“Some people have come in and told me that it makes them feel good seeing a Black, woman owned business. In Homewood, I don’t think people expected to see me as the business owner,” Marsh said.

“Blessing In Disguise”

In November 2020, her store’s building came under new management. The new owners gave her two months to clear out her things.

She said her new space in Woodlawn is much smaller than her old brick and mortar.

“It was very frustrating, very. Especially as a business owner before the holidays,” Marsh said. “But everything happens for a reason. This has been a blessing in disguise. I feel like the vibe here fits the store and it fits me. I can be more eclectic here.”

On an average day, consignors hand clothing over to Marsh; she splits the profits 50/50 if an item sells. She said she only takes items that are vintage, funky, unique and in season such as fur coats and evening gowns.

“I get new things all the time. When you’re here, you don’t run out of things to look at,” Marsh said. “There’s always a lot of things in here, and I like it like that. No matter where you look, you’re seeing something unique.”

“From GAP To Gucci”

Marsh said she buys and sells both retail and luxury goods, “from GAP to Gucci.”

Sometimes customers call and ask for outfits for events. Marsh will shop for them and pick out items they may like. She said she has a long list of people, stored on her computer, who are searching for popular items like vintage luxury bags and jewelry.

She said many of her Homewood customers continued to shop and sell at d’Trespa, even after the move. She has built her customer base in Woodlawn by hosting fashion shows, open houses and collaborating with local business owners.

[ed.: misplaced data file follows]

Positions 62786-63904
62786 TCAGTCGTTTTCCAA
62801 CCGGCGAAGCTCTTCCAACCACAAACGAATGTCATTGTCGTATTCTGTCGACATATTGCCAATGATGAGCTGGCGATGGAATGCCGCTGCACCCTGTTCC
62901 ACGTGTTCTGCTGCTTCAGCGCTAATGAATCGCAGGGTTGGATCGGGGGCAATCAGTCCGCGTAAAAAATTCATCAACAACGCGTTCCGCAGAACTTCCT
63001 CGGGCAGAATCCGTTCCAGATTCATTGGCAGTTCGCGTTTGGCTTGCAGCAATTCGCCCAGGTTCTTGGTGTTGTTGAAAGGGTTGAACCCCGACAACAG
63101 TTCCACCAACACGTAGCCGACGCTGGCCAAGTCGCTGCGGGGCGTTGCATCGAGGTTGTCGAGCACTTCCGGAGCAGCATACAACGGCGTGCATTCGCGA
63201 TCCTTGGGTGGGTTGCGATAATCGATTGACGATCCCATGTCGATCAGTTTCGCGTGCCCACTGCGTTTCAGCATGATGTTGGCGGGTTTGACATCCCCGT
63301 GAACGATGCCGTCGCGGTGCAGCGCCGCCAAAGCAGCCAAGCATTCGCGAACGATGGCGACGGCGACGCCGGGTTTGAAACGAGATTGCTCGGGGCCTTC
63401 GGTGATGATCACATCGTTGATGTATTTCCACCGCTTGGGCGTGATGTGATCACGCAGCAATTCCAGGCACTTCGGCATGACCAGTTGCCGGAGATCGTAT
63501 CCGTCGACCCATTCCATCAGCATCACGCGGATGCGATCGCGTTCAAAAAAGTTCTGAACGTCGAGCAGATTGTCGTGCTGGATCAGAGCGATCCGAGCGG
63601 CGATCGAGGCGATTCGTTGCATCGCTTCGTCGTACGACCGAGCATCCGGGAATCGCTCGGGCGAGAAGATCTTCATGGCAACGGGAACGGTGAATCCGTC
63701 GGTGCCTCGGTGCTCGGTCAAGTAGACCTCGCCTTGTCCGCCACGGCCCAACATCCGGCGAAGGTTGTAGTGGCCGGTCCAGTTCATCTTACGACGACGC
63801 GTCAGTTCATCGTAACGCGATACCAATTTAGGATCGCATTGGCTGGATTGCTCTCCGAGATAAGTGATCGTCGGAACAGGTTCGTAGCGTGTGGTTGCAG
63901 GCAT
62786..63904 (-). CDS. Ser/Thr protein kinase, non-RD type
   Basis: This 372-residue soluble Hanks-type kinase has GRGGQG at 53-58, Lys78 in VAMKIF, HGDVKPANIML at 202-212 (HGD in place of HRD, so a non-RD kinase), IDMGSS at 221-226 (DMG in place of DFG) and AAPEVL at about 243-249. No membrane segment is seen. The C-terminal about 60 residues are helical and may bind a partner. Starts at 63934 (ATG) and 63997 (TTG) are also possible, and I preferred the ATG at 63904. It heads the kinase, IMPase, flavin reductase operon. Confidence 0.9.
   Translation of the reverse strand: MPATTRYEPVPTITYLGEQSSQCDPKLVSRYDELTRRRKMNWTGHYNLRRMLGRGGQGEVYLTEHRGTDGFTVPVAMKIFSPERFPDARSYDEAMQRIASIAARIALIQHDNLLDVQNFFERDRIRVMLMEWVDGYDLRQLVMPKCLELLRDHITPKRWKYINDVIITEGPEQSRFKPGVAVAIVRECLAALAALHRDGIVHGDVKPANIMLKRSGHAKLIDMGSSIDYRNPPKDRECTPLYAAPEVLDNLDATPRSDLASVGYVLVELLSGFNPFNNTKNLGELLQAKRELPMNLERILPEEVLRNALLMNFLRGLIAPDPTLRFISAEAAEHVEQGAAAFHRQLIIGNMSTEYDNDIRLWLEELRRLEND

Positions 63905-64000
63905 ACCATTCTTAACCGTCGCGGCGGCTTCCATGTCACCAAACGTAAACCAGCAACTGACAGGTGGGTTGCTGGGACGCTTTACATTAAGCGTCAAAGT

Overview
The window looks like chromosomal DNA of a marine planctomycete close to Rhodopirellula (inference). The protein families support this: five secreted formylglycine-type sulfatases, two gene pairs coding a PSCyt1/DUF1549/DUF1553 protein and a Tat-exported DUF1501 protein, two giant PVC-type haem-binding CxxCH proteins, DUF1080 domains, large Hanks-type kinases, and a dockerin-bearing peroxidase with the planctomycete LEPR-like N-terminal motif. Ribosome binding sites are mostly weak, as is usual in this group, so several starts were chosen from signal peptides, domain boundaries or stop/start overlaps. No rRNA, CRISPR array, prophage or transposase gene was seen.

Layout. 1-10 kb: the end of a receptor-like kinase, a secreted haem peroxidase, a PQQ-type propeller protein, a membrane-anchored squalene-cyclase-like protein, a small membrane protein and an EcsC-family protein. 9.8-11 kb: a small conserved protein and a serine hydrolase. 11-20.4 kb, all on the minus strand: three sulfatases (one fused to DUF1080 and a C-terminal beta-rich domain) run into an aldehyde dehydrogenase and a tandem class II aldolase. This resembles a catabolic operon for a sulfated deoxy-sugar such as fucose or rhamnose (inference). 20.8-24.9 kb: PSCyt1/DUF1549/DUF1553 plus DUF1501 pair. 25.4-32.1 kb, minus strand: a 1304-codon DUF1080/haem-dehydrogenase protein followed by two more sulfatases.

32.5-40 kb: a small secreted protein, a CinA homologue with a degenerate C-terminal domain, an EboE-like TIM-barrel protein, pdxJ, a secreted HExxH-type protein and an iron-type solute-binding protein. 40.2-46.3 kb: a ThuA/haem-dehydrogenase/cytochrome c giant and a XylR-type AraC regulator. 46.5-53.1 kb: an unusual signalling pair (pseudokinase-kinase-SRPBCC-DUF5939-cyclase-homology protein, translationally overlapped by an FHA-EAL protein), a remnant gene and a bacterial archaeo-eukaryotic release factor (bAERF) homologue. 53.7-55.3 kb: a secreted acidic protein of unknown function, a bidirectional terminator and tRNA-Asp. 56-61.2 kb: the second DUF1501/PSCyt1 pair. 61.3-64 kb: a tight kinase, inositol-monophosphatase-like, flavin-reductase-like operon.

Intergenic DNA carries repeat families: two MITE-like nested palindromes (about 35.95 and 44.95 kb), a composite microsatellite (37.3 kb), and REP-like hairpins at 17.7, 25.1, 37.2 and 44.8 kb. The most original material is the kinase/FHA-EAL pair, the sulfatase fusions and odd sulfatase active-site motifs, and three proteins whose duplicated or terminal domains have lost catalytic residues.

In October, three consignors sold her more than 100 vintage hats in one week. Many of the hats from the show are displayed on the walls and perched atop mannequin heads. The hats are feathered and sequined, cheetah and leopard print, bulbous and pointed, with bold shapes and colors.

With such a large supply of hats, she hosted a fashion show at Woodlawn Marketplace, a coffee shop across the street. The models were her friends and customers who volunteered for the event.

Theuda Nmosa Tusajiwe, owner of neighboring Nmosa Designs and Fabrics, said she often collaborates with Marsh, who refers customers in need of a tailor to Tusajiwe.

“LaRoyce is one of the most hardest working Black women I know,” Tusajiwe said.

“Queens Of Birmingham”

Marsh said her favorite thing about owning her own business, besides the clothing, is getting to connect with those who walk through her doors.

This year, her shop was featured in a Sidewalk Film Festival award winning documentary, “Queens of Birmingham,” where drag queens danced through the store in fancy hats, sheer robes and knee-high boots.

On another occasion, Marsh remembered feeling tired and frustrated on a particularly slow day, until a woman walked in. They talked about life and family and the woman’s 11-year-old daughter, who had been diagnosed with brain cancer.

“It was such a relief for her to get it off her chest. She said, ‘I think God brought me in here,’ and I said I think he brought you in here for me. I was having this really bad day about things that had no real significance. It puts things in perspective to hear other people’s stories,” Marsh said. “More often than not, I have days where people come in here and they open up.”

“The vibe in here is a good one. It makes people want to come in, they want to talk,” she said.

Marsh said she hopes her store is a place where people can feel comfortable and that those who come in are inspired to step out on a limb and do what they love.

“I think it’s good for older women, older people to know that they can start something new. I think it shows younger people as well that they will never get too old to do what they love. Try it. If you can, do it. ”